My freshman year experience at Bates was truly a unique one. It went by both incredibly slowly, and too quickly to recall. Much of my first-year experience at Bates consisted of learning and assimilating to the culture that my new educational environment was based around. Being a student of color at a predominantly white institution made the transition to Bates even more difficult, due to the fact that not only did I have to adapt to the speed and hefty class load of a liberal arts school, but I was also tasked with having to learn a new culture and way of life in Lewiston, Maine.
Moving on, it was not all hardship during my first-year experience at Bates. I was astounded with the variety of classes that allowed me to study something that I am truly passionate about as an individual. Taking classes such as Western Political Theory, Intro to African American Studies, and Coming of Age While Black have not only allowed me to explore the history of African Diaspora in America, but also build the skill set I need to analyze documentation and articles through multiple perspectives.
After just one semester of intense study, it became clear to me that the African American experience is them not having control of their own narrative. Not only that, but the way in which African Americans have been oppressed through means of political authority, or the implementation of social institutions has widened the wealth gap between whites and Blacks in general, making it even more difficult for blacks to make a sustainable living in western society.
Receiving all of this knowledge and hard truth about the history of African Americans showed me that slavery did not universally end once African Americans gained their freedoms under the presidency of Abraham Lincoln in 1863. Once African Americans were freed of the physical chains that bound them, new chains were placed within their minds.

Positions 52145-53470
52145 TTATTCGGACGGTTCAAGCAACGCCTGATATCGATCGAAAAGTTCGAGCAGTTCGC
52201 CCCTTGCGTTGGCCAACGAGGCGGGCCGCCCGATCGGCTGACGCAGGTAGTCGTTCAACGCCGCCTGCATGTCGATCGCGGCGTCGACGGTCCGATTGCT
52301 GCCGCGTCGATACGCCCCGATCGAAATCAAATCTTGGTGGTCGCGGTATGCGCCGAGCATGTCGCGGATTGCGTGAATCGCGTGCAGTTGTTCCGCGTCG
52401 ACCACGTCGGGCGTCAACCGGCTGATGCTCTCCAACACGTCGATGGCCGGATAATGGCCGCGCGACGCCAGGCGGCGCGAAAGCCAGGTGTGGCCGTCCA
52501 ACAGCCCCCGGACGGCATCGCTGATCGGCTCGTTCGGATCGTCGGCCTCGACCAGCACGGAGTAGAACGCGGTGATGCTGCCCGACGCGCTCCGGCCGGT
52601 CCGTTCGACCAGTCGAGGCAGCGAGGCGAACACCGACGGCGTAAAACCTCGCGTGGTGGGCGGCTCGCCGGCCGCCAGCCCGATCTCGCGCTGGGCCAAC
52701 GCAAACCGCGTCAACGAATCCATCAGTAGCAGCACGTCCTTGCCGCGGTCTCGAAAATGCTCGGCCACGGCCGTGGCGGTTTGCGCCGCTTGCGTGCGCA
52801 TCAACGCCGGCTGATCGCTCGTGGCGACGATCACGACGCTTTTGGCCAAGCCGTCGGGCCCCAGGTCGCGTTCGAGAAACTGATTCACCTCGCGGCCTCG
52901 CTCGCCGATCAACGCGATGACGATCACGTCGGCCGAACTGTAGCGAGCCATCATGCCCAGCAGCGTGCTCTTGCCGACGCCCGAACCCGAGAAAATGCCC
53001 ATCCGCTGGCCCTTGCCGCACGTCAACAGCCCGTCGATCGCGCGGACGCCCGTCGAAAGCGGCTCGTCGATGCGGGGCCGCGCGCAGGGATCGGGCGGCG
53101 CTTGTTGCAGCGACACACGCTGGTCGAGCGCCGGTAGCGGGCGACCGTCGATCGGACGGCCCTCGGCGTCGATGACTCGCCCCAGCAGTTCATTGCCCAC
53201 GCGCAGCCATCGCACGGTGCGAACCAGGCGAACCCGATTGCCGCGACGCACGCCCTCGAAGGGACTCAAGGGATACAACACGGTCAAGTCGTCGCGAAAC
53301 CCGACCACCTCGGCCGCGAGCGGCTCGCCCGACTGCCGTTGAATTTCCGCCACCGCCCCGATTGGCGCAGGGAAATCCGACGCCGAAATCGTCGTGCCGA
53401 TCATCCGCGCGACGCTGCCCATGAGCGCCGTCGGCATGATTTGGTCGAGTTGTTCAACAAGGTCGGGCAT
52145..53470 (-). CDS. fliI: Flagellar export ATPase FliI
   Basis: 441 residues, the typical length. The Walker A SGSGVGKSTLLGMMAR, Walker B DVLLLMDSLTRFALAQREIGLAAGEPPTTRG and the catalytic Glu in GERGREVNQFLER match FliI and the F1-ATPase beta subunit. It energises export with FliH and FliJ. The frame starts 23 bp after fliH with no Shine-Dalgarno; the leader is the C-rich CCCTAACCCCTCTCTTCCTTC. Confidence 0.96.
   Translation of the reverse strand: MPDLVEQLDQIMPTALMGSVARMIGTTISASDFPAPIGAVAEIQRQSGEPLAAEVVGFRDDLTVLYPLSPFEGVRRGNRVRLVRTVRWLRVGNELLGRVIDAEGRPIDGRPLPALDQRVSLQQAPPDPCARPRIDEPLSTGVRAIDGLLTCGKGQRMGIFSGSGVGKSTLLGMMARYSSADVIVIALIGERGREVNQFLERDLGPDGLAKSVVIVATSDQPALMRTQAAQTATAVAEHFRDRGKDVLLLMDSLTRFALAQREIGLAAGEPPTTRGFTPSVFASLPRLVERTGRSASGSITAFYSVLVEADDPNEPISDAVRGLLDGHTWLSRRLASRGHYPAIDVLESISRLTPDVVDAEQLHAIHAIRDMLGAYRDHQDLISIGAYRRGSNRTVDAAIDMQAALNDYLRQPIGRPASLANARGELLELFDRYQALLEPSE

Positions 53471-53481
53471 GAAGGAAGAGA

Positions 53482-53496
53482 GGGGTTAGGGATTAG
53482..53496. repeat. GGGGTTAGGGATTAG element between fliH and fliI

Through public policy and the law, African Americans endure just as much hardship traversing through American society while also seeking to keep peace with an oppressive culture of western influence. Ever since the implementation of mass incarceration and the war on drugs, there has been an uptick on men of color that are incarcerated for 20+ years of their lives for minor drug offences, which inherently was the resultant of an agenda passed by a governing authority that does not seek to empower the minority groups of this country.
Being at the tender age of 18 during this time, it was a lot to take in, and it weighed on me for several months. Not only had my reality of how this world operates change, but it had also conflicted with the patriotic feeling I had for this country. I had always been aware of the circumstances in history that were present in society, but I never let that dictate how I treat people that come into my life. Now, this feeling of vulnerability made it even more difficult for me to gauge if I was even in the correct environment for my learning experience.
I would say from my experience as a first year at Bates, it is very important to manage your mental health properly. Whether you know what you want to major in right away or not at all, your perspective is liable to change, and your interests may draw you elsewhere.
It is also important not to focus all of your energy on academics at Bates. Joining clubs and becoming an avid member of the community beyond Bates not only benefits you socially, but it also benefits you mentally and spiritually. Becoming more active in the Bates community has been a central aspect of how I want to continue to better myself as a person at this institution. My predominant goal this year is to bring more attention to Black student athletes at Bates that may have experienced hardships transitioning from their previous state of residence to a school in Maine.
I have a dream to create an interwoven partnership between my high school and Bates, which would create opportunities to make exposure to college recruiting, networking with Bates representatives and administration, and gaining exposure to the application process. Creating a program like this would serve as an institutional pipeline that would help student athletes coming from inner city public schools to gain more information about as well as gaining more access to higher ed institutions such as Bates. I’m excited to continue my hard work in the classroom, on the court and in the community during my second academic year at Bates.